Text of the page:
# Current through two wires, does it split?

Discussion in 'General Electronics Chat' started by geratheg, Apr 5, 2015.

1. ### geratheg Thread Starter Member

Jul 11, 2014
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3
I'm not sure if this scenario is an important one or not, but I'm curious, in an ideal circuit where a wire has no resistance (I know in practice wires have a little bit of resistance), if we had two wires in parallel would the current split?

For example, in the circuit shown below the total current would be 3A. Would each wire 1 and wire 2 each experience half of this current? Or would all of the current go through the shortest path, which is wire 1 with no current through wire 2?
What if wire 1 and wire 2 were the same sized paths?

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2. ### MrChips Moderator

Oct 2, 2009
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If you follow Kirchoff's current law, yes the current splits, but not necessarily equally.

The sum of all currents out from the node must equal the sum of all currents into the node.

Another way of putting it, the sum of all currents in and out of the node must equal zero if you apply a signed value to differentiate between input and output currents.

3. ### MikeML AAC Fanatic!

Oct 2, 2009
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1,066
In an ideal circuit, you cannot determine how the current divides. In a real circuit, where wire have small amount of resistance, the current divides inversely to the resistance.

4. ### MrChips Moderator

Oct 2, 2009
12,250
3,283
Here is a thought experiment.

Imagine you add more and more wires beside the original two. How much current flows through each individual wire?
Now make the number of wires infinite to the point where they merge into a flat surface.
Plot the current density in a flat infinitely large surface from point A to point B.

5. ### geratheg Thread Starter Member

Jul 11, 2014
107
3
Interesting thought.

Next question:
What would happen if one wire was connected, and the other was disconnected. Then suddenly the other connects. Does the same concept apply?

6. ### MrChips Moderator

Oct 2, 2009
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3,283
In the case with two wires with one disconnected, all the current will flow through the one connected wire.

When both wires are connected the current will revert back to the same situation when the two wires were first connected.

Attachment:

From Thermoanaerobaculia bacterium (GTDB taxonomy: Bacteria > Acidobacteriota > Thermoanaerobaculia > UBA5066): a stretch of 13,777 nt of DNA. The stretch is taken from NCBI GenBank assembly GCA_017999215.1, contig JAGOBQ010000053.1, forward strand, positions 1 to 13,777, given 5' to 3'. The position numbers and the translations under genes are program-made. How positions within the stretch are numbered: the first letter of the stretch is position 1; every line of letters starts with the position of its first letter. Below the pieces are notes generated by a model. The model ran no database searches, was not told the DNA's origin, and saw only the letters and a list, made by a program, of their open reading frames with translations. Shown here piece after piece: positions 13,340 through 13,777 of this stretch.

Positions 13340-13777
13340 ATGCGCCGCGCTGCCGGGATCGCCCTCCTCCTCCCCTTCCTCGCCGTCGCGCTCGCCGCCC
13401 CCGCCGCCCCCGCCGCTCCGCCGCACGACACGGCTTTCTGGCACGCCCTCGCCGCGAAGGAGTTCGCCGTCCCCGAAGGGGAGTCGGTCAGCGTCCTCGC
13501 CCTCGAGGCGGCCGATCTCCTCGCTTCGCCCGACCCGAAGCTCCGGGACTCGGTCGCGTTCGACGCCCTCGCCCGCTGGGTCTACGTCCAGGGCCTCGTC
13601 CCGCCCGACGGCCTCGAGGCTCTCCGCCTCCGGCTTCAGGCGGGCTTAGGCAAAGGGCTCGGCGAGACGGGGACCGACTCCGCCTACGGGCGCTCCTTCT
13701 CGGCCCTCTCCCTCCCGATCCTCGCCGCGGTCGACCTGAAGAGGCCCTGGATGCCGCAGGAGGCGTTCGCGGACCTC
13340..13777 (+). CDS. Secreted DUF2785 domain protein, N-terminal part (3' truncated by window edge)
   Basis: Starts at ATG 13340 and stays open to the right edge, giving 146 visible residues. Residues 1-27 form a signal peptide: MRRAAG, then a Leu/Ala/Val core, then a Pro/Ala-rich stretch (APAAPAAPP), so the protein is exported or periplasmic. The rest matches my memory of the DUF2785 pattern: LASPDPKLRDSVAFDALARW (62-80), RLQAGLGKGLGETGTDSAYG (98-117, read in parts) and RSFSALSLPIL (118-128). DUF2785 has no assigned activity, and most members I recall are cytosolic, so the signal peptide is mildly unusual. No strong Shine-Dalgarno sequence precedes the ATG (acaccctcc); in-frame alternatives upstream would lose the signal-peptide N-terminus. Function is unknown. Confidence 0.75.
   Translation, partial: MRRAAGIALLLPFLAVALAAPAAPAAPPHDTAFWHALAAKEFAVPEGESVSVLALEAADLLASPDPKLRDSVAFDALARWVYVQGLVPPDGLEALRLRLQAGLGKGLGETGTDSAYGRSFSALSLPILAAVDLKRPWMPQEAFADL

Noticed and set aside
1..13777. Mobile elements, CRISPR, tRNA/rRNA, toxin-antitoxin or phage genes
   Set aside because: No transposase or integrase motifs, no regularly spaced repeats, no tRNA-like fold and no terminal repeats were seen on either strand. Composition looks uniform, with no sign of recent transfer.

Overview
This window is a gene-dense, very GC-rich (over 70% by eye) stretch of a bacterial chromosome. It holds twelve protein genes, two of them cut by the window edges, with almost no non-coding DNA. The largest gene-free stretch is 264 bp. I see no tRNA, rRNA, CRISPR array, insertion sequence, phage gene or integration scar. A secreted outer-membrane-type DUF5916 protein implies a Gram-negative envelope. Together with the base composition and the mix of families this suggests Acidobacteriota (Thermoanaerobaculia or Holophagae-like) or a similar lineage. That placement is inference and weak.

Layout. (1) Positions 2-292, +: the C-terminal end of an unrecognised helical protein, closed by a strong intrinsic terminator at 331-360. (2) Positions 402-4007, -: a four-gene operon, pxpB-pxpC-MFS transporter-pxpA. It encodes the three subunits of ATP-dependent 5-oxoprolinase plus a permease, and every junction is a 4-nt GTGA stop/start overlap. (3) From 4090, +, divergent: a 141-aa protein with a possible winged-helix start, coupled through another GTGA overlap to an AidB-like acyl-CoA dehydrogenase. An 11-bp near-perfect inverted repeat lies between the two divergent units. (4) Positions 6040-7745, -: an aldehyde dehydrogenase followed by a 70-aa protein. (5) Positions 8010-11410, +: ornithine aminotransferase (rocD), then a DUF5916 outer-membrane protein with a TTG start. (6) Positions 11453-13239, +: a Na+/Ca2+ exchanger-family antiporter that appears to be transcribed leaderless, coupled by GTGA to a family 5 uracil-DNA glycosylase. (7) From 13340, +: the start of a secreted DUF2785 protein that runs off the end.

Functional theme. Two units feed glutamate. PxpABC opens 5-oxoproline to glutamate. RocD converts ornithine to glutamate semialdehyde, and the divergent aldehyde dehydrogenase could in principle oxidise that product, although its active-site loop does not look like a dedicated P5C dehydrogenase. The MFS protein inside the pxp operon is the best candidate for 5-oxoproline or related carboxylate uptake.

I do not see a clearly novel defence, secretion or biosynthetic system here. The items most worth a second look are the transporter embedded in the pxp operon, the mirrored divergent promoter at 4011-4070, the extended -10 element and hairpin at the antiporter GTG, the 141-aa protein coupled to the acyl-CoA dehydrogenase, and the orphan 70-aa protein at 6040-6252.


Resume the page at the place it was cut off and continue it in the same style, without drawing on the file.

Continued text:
(Note that the current is inversely proportional to the resistance of the wire as mike pointed out.)

7. ### WBahn Moderator

Mar 31, 2012
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There are factors other than resistance at play. For instance, each wire has inductance and you have a magnetic field that is going to want to distribute the currents so as to minimize the energy involved. As soon as you start talking about these kinds of scenarios in which you don't have any resistance to determine the distribution, something else (which was previously a negligible higher-order effect) will rise to dominance and take over.

8. ### studiot AAC Fanatic!

Nov 9, 2007
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One consideration that is often ignored but is important in low resistance circuits is connection resistance.

This can lead to incorrect circuit measurements or burnt out components.

Every 'split' or branch you introduce reuqires two additional connections.

Another consideration is that the situation you describe is widely used in the UK (but not in the US or Europe) in building wiring.

It is called the ring main and parallel paths are indeed provided for electrical supply.
Competent electricians cope with this every day of their working lives.

9. ### geratheg Thread Starter Member

Jul 11, 2014
107
3
Interesting, I never learned that there is increased connection resistance when there are additional connections before. I didn't know about connection resistance. I think you're referring to practical circuits rather than ideal wiring?

So they place wires in parallel the way I described in the original post in the picture? Why do they do this?

Jul 18, 2013
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This method essentially provides a 'circular' path for the circuit, a pair of conductors leave the breaker and are wired to each outlet in turn, the pair then continue back to the service panel essentially providing two supply paths for each of the outlets, spurs are allowed but a maximum of two outlets on a spur, (at least it was).
Max.

11. ### studiot AAC Fanatic!

Nov 9, 2007
5,005
513
Connection resistance applies to all connections, not just additional ones.

What do you think four terminal measurements are all about?

Ringmains allow alternative paths to supply current when another load is drawing a high current thereby causing an unacceptable voltage drop.

The standard voltage at the dist board feeding the ringmain is 230Vac.

Now supposing that outlets A has a 3kW load connected.
This draws 13 amps in the leg from the distboard to A.
This will introduce a voltage drop in that section to say 220Vac.

But C can also be fed via E and D.

Now something known as electrical diversity syas that it is unlikely that a user will want to plug a 3kW device into each of A, B, C D and E at the same time.
So to save wiring and allow for this we use a ringmain.

Infact the standard fusing is either 30 amps or 45 amps so if the user did he would blow the distboard fuse anyway.

Diversity is also used when establishing the fuse and cable sizing for electric cookers.
Current due to a load at B may reduce still further the voltage available at C.